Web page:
With the explosion of medicinal and recreation use marijuana, many people are learning about the health benefits of CBD products. CBD is a commonly used acronym of cannabidiol, the chemical compound derived from the hemp plant.
So what's all the fuss about? Well, unlike it's cousin the marijuana plant, hemp only contains trace levels of THC (tetrahydrocannabinol), the chemical component that gives marijuana its euphoric qualities. Hemp is most widely known for its fibers which are often used to make clothes, rope, fabrics, building materials, auto parts, industrial materials, and number of other products. Hemp is also known for its highly nutritious seeds, which have been shown to benefit heart health, skin diseases, and more.
Healthcare professionals and researchers are only now starting to learn about the medical and wellness benefits of cannabidiol. In fact, the FDA recently approved a CBD product for the treatment of Seizures (https://www.fda.gov/newsevents/newsroom/pressannouncements/ucm611046.htm).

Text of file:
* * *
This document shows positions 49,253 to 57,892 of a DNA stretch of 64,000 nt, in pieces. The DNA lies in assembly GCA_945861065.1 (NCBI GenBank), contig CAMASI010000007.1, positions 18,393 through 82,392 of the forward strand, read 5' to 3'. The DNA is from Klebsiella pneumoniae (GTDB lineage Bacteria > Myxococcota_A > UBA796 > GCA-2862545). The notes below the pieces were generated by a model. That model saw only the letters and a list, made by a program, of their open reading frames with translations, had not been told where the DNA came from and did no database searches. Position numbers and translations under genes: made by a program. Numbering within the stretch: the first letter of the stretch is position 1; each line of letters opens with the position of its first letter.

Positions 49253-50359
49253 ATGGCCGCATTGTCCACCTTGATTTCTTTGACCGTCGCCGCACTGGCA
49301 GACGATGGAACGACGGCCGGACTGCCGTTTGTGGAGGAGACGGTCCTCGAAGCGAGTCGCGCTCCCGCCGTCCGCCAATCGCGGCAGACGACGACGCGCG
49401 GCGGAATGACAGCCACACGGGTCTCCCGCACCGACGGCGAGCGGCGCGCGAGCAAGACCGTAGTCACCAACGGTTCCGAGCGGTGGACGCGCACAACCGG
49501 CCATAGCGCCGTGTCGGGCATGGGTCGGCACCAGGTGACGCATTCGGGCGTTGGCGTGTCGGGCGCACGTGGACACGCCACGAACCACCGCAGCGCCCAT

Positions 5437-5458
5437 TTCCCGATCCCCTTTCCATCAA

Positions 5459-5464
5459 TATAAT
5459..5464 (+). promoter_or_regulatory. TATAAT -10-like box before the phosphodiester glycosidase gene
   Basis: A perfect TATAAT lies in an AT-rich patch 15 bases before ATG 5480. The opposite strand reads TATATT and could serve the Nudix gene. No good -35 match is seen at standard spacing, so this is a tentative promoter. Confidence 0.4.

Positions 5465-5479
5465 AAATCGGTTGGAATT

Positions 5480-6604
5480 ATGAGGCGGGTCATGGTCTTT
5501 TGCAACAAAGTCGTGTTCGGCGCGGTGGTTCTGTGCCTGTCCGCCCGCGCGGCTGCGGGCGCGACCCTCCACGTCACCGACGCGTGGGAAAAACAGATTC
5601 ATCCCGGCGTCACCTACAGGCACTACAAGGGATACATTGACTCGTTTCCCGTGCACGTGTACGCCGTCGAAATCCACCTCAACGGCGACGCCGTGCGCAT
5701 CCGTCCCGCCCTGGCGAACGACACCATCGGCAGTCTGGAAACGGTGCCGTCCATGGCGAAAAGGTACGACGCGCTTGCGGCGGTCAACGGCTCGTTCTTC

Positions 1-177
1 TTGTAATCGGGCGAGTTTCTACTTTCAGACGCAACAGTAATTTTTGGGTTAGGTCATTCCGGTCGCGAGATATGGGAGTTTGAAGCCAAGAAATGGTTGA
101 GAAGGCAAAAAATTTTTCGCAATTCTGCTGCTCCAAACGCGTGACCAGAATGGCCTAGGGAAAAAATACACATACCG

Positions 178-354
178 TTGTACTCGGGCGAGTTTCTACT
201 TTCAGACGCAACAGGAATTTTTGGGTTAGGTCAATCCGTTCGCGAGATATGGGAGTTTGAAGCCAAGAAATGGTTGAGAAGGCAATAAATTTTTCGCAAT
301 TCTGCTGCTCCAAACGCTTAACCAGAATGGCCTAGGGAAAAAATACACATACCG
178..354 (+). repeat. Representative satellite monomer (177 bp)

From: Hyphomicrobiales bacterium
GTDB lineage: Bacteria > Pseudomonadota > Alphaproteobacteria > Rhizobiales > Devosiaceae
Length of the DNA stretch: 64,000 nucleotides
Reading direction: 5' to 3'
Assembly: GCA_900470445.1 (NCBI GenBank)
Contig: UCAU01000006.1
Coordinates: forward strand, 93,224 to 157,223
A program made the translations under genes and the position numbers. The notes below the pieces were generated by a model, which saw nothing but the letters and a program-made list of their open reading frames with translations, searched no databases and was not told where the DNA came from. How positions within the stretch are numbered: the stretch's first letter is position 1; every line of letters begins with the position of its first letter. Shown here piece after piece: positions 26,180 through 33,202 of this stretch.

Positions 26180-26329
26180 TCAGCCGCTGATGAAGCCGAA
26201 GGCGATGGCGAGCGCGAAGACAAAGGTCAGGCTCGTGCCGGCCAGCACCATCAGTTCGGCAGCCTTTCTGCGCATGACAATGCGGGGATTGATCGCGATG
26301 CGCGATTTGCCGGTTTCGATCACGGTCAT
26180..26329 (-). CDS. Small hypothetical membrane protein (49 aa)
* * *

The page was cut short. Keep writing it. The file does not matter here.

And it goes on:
Cannabis sativa is one of the world's oldest cultivated plants, with it's origin in agriculture tracing back more than 4000 years. Although the earliest written records of the human use of cannabis date from the 6th century B.C. (ca. 2,600 cal BP), existing evidence suggests that its use in Europe and East Asia started in the early Holocene (ca. 8,000 cal BP) (Long et al., 2016). 19th-century practitioners ascribed medicinal properties to cannabis after the drug found its way to Europe during a period of colonial expansion into Africa and Asia. For example, William B. O'Shaughnessy, an Irish physician working at the Medical College and Hospital in Calcutta, first introduced cannabis (Indian hemp) to Western medicine as a treatment for tetanus and other convulsive diseases (O'Shaughnessy, 1840). (1)